Mole Valley Farmers, in association with Molecare Farm Vets, has launched a new rapid result in-store faecal egg counting (FEC) service to help livestock owners target correct wormer treatments and slow the development of anthelmintic resistance.
The new service means livestock and equine owners can get results from samples taken from their stock in just 45 minutes.
The rapid results and professional advice from Mole Valley Farmers’ network of 320 SQPs will help inform owners when treatment is necessary and the best action to take.
The service is being trialled at five Mole Valley Farmers stores across England – at Piercebridge, Ripley, South Molton, Holsworthy, and Buckingham.
Mole Valley Farmers will also continue to operate its postal FEC service, which can be bought in-store and generates results in two to three days.
Charlotte Harper, senior product manager at Mole Valley Farmers, said: “Regular FEC testing may seem like an added burden, but the ability for livestock owners to find out quickly if they have a worm problem in their stock is paramount to ensure treatments are only given when necessary.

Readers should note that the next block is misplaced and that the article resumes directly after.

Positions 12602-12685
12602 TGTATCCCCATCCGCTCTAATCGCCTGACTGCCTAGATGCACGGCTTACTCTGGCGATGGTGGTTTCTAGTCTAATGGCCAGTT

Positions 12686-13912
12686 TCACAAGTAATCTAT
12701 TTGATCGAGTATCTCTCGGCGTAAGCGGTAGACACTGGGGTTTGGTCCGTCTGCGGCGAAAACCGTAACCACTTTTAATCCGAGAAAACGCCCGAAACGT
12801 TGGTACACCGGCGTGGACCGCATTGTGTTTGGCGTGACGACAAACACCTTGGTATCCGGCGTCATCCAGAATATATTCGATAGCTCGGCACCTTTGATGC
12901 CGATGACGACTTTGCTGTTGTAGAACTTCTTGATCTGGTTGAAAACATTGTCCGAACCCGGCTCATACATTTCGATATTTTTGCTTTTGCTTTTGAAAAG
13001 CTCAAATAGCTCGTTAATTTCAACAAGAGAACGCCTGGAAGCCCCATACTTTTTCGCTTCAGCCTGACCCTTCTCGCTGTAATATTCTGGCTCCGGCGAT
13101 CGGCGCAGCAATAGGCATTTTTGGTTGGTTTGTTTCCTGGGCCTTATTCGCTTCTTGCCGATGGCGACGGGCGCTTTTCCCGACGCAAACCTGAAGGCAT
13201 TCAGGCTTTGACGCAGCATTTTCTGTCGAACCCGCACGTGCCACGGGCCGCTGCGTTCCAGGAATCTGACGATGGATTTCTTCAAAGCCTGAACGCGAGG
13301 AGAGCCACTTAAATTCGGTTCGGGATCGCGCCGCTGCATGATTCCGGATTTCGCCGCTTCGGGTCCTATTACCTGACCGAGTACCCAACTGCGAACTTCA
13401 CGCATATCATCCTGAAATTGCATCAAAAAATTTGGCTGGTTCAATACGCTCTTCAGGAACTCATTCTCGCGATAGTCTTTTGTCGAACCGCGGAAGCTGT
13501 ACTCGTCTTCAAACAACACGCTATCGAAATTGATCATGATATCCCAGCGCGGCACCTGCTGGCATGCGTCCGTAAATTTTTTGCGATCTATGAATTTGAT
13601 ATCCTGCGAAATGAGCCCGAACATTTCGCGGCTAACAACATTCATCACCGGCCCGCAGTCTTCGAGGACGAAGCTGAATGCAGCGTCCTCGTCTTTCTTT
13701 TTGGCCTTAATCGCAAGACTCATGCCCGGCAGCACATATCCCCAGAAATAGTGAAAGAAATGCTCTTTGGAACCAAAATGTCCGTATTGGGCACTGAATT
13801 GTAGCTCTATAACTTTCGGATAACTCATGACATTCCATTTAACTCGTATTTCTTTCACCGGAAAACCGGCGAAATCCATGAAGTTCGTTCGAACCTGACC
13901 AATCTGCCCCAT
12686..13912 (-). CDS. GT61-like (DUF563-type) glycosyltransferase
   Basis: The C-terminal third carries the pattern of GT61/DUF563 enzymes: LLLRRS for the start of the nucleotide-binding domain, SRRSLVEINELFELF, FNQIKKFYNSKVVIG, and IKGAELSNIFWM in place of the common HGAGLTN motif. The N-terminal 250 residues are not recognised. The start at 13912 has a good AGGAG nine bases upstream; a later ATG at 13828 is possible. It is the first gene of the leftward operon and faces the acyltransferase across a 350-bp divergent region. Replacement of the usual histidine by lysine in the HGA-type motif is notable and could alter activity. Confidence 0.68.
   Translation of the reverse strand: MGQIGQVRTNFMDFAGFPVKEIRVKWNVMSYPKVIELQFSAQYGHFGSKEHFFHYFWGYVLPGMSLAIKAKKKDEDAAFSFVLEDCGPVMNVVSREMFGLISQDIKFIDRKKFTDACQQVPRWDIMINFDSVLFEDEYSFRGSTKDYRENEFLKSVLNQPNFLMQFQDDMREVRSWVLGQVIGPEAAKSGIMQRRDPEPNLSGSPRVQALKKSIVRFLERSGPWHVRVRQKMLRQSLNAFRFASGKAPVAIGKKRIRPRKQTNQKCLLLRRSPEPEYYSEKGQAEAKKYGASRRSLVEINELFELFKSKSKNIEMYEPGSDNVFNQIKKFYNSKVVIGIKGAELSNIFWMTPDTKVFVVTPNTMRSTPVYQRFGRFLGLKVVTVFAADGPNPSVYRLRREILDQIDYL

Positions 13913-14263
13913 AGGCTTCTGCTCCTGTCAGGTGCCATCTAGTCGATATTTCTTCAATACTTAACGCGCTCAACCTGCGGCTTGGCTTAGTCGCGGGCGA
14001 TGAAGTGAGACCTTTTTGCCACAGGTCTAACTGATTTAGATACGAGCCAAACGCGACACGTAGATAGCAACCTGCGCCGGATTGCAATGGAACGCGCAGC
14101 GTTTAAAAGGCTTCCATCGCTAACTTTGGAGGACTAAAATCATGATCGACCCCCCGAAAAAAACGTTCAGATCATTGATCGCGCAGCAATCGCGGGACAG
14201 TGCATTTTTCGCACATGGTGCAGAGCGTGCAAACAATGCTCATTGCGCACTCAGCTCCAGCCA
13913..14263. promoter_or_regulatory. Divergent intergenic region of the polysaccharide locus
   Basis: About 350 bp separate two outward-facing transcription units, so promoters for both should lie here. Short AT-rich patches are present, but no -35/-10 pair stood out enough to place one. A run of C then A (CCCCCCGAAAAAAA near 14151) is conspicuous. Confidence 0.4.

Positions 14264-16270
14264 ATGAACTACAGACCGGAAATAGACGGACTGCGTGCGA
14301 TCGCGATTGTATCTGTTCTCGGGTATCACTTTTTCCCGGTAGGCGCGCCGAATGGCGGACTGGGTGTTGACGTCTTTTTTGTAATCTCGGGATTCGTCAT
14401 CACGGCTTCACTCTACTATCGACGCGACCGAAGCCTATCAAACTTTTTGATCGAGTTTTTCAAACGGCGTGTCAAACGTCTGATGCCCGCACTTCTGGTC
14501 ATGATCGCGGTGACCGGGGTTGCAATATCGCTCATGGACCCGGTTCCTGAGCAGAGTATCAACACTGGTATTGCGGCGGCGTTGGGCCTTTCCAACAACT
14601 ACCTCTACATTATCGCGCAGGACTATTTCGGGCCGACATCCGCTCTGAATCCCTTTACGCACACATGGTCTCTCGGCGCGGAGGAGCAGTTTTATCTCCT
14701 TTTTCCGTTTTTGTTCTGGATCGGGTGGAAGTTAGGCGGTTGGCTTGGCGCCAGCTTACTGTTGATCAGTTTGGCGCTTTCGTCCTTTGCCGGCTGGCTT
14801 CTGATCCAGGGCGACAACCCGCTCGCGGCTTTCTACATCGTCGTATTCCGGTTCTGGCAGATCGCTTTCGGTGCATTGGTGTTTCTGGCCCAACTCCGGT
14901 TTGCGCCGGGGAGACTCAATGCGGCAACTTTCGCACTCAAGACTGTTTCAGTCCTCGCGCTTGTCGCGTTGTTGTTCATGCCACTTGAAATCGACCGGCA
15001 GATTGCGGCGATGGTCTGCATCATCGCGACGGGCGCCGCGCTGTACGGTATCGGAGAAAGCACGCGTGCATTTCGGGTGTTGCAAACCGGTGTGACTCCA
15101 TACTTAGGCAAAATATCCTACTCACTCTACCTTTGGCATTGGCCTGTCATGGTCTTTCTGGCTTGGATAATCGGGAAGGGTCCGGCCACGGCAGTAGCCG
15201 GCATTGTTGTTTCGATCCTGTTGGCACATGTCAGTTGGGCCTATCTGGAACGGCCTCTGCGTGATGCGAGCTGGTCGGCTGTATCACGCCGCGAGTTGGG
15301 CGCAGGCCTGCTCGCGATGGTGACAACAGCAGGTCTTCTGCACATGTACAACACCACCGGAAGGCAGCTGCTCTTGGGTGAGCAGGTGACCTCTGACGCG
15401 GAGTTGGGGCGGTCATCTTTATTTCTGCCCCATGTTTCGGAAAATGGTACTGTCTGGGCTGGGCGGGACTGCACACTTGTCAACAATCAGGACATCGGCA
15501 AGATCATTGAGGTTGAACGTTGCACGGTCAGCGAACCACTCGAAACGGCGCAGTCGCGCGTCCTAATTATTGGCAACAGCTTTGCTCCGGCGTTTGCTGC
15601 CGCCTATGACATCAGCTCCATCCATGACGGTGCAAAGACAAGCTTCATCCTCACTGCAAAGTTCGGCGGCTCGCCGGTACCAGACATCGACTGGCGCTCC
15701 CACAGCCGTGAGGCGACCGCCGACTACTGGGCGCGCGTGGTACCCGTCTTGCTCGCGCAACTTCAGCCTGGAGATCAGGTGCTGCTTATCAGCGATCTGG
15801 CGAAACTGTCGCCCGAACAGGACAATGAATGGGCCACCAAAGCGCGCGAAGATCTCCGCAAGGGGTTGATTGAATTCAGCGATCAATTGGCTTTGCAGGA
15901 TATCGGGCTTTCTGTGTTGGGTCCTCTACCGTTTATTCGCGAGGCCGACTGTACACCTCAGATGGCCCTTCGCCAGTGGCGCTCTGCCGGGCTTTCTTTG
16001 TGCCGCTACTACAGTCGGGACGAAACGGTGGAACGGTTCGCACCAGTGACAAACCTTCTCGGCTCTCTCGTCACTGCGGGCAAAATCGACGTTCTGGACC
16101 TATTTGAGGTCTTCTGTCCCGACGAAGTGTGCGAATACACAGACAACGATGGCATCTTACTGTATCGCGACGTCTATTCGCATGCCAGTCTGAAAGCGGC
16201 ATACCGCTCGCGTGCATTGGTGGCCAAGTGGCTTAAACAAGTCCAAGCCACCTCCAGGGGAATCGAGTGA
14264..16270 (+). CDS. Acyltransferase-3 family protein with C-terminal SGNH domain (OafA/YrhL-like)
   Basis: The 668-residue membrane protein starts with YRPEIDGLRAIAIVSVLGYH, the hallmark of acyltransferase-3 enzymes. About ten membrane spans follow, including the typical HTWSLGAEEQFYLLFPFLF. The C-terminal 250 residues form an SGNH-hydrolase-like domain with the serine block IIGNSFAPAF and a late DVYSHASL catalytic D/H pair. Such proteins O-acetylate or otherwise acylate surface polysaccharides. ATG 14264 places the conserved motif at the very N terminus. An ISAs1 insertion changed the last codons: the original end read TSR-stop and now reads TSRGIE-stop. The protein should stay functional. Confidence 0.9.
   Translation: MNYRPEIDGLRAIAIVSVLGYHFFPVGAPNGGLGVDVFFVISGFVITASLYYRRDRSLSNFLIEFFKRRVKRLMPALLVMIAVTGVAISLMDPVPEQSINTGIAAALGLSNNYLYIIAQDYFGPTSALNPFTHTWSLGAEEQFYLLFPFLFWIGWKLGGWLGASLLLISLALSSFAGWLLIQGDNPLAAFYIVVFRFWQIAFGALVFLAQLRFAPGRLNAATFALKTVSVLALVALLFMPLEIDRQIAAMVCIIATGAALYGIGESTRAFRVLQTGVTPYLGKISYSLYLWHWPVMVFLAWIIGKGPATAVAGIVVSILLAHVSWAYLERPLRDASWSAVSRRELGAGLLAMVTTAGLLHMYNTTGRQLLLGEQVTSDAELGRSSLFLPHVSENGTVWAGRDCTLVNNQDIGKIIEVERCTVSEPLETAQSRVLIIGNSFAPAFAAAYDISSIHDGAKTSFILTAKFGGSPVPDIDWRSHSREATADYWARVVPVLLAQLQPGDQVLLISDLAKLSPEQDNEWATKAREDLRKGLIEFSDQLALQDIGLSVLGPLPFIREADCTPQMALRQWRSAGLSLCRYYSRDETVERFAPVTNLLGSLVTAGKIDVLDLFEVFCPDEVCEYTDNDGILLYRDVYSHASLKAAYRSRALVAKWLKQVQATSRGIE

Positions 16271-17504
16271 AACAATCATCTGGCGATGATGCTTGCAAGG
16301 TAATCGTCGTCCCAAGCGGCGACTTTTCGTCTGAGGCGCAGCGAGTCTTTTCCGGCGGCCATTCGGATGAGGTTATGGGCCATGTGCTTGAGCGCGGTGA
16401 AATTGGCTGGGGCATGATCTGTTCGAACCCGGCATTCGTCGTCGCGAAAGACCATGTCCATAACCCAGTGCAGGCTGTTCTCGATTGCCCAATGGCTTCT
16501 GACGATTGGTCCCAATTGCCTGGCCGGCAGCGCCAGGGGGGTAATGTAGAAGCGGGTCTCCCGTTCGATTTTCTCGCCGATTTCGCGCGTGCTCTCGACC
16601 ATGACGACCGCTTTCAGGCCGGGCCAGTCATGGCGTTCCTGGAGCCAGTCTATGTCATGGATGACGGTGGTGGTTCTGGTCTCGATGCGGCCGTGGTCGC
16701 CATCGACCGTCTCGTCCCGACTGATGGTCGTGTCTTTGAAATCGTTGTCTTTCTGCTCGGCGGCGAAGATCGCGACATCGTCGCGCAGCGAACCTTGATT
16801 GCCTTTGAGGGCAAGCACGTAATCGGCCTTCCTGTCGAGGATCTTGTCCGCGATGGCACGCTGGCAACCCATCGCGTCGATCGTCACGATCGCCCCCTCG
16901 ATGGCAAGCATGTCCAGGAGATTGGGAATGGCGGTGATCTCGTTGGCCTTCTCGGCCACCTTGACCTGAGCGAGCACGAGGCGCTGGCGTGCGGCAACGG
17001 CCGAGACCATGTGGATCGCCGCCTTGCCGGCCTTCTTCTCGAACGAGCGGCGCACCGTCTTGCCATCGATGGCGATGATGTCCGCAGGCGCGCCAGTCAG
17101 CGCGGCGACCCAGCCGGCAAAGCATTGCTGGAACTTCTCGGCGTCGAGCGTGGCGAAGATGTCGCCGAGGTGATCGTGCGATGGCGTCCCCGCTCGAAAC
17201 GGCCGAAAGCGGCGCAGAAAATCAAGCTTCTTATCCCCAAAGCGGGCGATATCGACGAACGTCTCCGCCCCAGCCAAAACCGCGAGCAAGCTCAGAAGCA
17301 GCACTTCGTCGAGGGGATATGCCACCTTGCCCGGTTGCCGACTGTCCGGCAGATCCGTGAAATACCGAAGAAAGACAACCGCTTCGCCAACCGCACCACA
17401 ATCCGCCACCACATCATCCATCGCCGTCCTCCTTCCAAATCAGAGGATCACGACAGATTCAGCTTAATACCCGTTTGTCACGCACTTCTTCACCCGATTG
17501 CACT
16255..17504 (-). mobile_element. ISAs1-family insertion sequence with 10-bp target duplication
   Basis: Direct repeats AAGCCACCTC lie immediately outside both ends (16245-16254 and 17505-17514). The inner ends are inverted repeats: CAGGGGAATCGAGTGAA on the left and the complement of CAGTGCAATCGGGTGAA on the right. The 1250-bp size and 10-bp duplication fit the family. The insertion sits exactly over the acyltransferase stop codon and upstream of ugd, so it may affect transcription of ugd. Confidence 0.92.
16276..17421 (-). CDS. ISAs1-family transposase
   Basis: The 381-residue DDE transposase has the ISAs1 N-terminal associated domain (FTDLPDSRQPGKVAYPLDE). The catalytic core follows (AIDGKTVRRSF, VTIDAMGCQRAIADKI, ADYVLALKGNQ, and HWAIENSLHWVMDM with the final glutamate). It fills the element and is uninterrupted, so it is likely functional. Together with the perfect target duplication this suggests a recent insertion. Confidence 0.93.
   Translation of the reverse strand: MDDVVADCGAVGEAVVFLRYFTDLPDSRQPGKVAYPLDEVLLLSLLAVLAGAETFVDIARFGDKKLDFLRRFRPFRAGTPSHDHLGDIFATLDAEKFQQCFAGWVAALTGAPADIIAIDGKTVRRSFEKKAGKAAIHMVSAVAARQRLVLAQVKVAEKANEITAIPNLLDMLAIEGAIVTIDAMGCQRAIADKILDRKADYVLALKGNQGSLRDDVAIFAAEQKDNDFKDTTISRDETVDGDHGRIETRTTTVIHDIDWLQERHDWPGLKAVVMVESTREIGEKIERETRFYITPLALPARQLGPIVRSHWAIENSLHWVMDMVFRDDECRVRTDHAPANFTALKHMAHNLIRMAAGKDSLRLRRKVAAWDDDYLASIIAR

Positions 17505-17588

“Not only does testing ensure worms are not comprising stock, but it also means that they are treated at the right time and with the right product. This will also help safeguard wormers for future use by minimising the selection pressure. There is also increasing awareness concerning other environmental impacts such as the overuse of 3MLs, in particular, harming dung beetle populations, which, in turn, can result in an increased number of parasitic worm larvae on the pasture.
“We hope this service will improve the engagement and quality of conversations between the SQP and farmer.”
Ms Harper said she hoped regular FEC testing would become as familiar on farms as worming and be a routine part of day-to-day flock and herd management.
She added: “It’s important, as an industry, we move away from routine worming to help safeguard future use of anthelmintics. As well as helping reduce the selection pressure, there are also cost benefits coming from treating fewer animals, saving medicine costs, improving the performance of animals, and protecting from further resistance.”